But something to keep in mind: Only hardass evangelicals give much thought to converting Jews. The average person in the pew probably doesn't think about it at all. They just believe everybody is better off getting with Jesus. Even Coulter had second or third hand echoes in her head, stumbled around & couldn't cite the relevant New Testament passages, which I read today thanks to Pastor Dan Schultz at Street Prophets, & he draws different conclusions from them.
Friday, October 12, 2007
Jerseyans headed for the exit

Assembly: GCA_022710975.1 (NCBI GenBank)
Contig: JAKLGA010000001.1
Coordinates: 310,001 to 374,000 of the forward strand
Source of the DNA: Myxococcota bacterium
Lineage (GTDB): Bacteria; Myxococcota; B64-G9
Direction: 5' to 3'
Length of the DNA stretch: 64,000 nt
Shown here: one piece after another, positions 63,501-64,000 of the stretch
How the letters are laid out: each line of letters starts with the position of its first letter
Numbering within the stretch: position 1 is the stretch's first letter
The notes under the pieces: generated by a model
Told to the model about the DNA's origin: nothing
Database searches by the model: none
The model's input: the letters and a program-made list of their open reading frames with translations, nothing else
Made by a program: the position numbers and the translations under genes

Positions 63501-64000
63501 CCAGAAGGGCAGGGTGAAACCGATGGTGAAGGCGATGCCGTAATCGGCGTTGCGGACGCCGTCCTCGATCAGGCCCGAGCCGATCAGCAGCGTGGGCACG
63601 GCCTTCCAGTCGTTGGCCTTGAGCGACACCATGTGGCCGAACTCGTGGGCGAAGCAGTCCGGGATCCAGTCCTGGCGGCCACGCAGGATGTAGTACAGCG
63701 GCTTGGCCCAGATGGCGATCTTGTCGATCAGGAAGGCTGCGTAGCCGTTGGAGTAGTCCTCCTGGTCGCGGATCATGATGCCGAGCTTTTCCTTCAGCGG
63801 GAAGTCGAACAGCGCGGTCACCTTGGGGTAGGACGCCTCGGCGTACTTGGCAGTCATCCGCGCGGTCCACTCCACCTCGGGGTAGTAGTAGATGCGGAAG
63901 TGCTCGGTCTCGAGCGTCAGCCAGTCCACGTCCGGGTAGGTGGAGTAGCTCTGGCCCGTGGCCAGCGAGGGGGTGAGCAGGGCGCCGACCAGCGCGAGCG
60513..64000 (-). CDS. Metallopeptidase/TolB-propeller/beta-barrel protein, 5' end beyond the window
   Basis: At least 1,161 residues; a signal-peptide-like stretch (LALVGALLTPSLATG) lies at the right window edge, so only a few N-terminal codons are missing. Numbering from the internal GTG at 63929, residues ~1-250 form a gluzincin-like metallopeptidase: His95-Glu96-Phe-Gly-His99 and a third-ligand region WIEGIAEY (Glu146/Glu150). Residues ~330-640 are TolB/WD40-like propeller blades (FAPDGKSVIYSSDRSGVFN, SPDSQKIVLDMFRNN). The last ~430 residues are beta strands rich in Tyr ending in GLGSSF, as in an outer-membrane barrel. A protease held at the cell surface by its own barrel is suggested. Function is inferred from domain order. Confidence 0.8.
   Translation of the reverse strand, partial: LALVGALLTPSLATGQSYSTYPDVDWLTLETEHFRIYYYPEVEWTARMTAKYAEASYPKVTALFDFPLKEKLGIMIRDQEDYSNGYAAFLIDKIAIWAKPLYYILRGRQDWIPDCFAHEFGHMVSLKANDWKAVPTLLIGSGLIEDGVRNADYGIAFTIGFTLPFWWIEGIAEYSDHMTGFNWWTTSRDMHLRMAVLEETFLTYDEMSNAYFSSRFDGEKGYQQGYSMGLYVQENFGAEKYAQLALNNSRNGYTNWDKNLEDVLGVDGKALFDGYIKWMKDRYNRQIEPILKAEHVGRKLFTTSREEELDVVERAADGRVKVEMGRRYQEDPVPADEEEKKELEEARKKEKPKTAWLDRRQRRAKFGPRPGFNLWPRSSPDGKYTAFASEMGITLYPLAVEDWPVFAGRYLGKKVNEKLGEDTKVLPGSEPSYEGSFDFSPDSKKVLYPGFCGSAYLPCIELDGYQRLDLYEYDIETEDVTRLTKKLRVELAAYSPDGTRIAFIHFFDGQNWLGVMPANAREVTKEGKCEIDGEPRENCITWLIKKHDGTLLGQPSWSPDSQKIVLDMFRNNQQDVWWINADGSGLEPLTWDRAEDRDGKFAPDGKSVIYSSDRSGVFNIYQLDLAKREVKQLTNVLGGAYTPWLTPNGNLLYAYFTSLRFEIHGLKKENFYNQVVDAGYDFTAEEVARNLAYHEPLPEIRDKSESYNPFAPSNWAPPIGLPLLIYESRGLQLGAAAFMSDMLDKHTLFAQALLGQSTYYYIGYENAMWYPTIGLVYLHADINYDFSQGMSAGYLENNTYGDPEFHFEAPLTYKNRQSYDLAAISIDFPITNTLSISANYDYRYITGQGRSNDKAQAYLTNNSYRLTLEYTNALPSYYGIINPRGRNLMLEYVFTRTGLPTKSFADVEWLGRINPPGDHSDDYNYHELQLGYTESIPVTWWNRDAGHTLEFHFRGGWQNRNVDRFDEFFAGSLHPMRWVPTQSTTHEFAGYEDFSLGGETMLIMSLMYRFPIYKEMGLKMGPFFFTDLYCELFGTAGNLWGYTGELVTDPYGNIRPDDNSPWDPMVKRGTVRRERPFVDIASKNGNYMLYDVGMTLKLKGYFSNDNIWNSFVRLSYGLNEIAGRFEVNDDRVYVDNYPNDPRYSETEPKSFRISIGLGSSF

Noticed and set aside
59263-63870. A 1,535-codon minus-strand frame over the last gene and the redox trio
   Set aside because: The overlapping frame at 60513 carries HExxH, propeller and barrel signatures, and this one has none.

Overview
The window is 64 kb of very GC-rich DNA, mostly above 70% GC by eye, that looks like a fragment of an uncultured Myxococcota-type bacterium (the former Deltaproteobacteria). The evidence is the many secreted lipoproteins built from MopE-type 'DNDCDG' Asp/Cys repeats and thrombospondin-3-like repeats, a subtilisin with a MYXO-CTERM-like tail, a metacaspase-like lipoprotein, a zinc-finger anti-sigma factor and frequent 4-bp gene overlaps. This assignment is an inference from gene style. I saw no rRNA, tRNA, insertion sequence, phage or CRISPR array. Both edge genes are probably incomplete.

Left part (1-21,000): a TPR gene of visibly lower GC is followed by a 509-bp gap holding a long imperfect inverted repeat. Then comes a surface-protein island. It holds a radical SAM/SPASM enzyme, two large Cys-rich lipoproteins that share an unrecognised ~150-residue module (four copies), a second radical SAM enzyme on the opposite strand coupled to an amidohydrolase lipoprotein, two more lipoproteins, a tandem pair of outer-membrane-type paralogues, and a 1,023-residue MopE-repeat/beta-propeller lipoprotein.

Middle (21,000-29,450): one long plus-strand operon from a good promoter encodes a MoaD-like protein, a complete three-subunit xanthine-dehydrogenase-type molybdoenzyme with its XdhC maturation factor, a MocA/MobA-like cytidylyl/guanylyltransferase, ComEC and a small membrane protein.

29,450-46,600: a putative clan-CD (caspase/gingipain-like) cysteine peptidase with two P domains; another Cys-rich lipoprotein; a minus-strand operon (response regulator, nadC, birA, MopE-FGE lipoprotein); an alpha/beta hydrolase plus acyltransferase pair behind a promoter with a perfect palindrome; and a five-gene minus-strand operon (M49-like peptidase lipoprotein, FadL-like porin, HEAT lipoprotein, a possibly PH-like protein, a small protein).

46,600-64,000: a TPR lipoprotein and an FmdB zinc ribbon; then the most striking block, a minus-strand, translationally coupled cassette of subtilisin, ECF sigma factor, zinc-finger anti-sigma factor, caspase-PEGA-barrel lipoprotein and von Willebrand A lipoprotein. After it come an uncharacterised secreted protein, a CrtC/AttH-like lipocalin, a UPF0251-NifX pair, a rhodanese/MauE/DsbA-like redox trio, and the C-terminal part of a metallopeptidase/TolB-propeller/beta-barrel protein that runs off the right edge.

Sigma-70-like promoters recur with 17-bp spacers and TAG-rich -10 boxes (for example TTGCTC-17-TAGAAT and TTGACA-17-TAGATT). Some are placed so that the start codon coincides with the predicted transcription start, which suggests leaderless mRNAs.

A report from Rutgers University suggests that New Jerseyans should not bother getting to know their neighbors, given the likelihood that they will be leaving shortly for Pennsylvania or North Carolina. The comparative allure of these and other states has gotten to the point that one in eight New Jerseyans -- more than a million -- left the state from 2000 through 2005.I can think of many reasons people would want to stay in Jersey, & probably more why they would want to leave. But I can think of only three for why anyone would want to move here: You have a really great high-paying job lined up; You're an ambitious young person & New York City is across the river; You're an undocumented immigrant & your contacts gave you a Jersey address. I hear about "lifestyle" & honestly I don't see much of one for the less-than-affluent that can't be more affordably had & improved elsewhere. There's an image promoted by NJ Monthly & its essence boils down to Princeton & Hoboken with flavoring from Cape May (wealthy people at the beach) Atlantic City (wealthy people party all weekend), Lambertville (wealthy people buy expensive old stuff), plus the adventurous tastes of urban cultural attractions where there's secure - preferably valet - parking, you know, museums, classical music, authentic ethnic cuisine. Oh yeah, there's Bruce, who's been really wealthy for 25 years.